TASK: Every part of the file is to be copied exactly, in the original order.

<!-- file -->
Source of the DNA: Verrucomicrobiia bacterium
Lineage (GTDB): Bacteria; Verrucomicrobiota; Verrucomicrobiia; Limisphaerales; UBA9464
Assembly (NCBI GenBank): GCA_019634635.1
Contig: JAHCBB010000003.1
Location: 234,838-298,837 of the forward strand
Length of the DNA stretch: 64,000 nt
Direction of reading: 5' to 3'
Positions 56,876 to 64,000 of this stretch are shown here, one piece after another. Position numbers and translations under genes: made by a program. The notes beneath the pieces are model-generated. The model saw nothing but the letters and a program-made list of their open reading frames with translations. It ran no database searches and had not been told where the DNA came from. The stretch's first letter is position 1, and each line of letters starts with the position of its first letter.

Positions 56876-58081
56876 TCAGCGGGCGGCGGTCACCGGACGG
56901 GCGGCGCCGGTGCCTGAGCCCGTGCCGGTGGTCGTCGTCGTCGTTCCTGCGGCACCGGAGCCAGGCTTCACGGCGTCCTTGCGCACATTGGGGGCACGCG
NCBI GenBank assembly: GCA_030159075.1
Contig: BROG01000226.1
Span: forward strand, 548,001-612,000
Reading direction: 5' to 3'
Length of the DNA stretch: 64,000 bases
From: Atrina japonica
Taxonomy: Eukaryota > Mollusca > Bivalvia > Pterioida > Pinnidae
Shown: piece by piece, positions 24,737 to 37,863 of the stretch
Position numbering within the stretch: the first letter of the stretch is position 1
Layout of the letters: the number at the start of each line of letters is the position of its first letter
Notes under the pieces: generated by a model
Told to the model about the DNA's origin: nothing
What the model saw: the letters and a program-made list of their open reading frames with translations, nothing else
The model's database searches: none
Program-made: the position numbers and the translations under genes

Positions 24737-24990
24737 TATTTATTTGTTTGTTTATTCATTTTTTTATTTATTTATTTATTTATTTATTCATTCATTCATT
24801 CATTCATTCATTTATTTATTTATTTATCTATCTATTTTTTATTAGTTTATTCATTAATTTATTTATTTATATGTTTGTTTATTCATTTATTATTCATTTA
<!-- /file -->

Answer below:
Source of the DNA: Verrucomicrobiia bacterium
Lineage (GTDB): Bacteria; Verrucomicrobiota; Verrucomicrobiia; Limisphaerales; UBA9464
Assembly (NCBI GenBank): GCA_019634635.1
Contig: JAHCBB010000003.1
Location: 234,838-298,837 of the forward strand
Length of the DNA stretch: 64,000 nt
Direction of reading: 5' to 3'
Positions 56,876 to 64,000 of this stretch are shown here, one piece after another. Position numbers and translations under genes: made by a program. The notes beneath the pieces are model-generated. The model saw nothing but the letters and a program-made list of their open reading frames with translations. It ran no database searches and had not been told where the DNA came from. The stretch's first letter is position 1, and each line of letters starts with the position of its first letter.

Positions 56876-58081
56876 TCAGCGGGCGGCGGTCACCGGACGG
56901 GCGGCGCCGGTGCCTGAGCCCGTGCCGGTGGTCGTCGTCGTCGTTCCTGCGGCACCGGAGCCAGGCTTCACGGCGTCCTTGCGCACATTGGGGGCACGCG
NCBI GenBank assembly: GCA_030159075.1
Contig: BROG01000226.1
Span: forward strand, 548,001-612,000
Reading direction: 5' to 3'
Length of the DNA stretch: 64,000 bases
From: Atrina japonica
Taxonomy: Eukaryota > Mollusca > Bivalvia > Pterioida > Pinnidae
Shown: piece by piece, positions 24,737 to 37,863 of the stretch
Position numbering within the stretch: the first letter of the stretch is position 1
Layout of the letters: the number at the start of each line of letters is the position of its first letter
Notes under the pieces: generated by a model
Told to the model about the DNA's origin: nothing
What the model saw: the letters and a program-made list of their open reading frames with translations, nothing else
The model's database searches: none
Program-made: the position numbers and the translations under genes

Positions 24737-24990
24737 TATTTATTTGTTTGTTTATTCATTTTTTTATTTATTTATTTATTTATTTATTCATTCATTCATT
24801 CATTCATTCATTTATTTATTTATTTATCTATCTATTTTTTATTAGTTTATTCATTAATTTATTTATTTATATGTTTGTTTATTCATTTATTATTCATTTA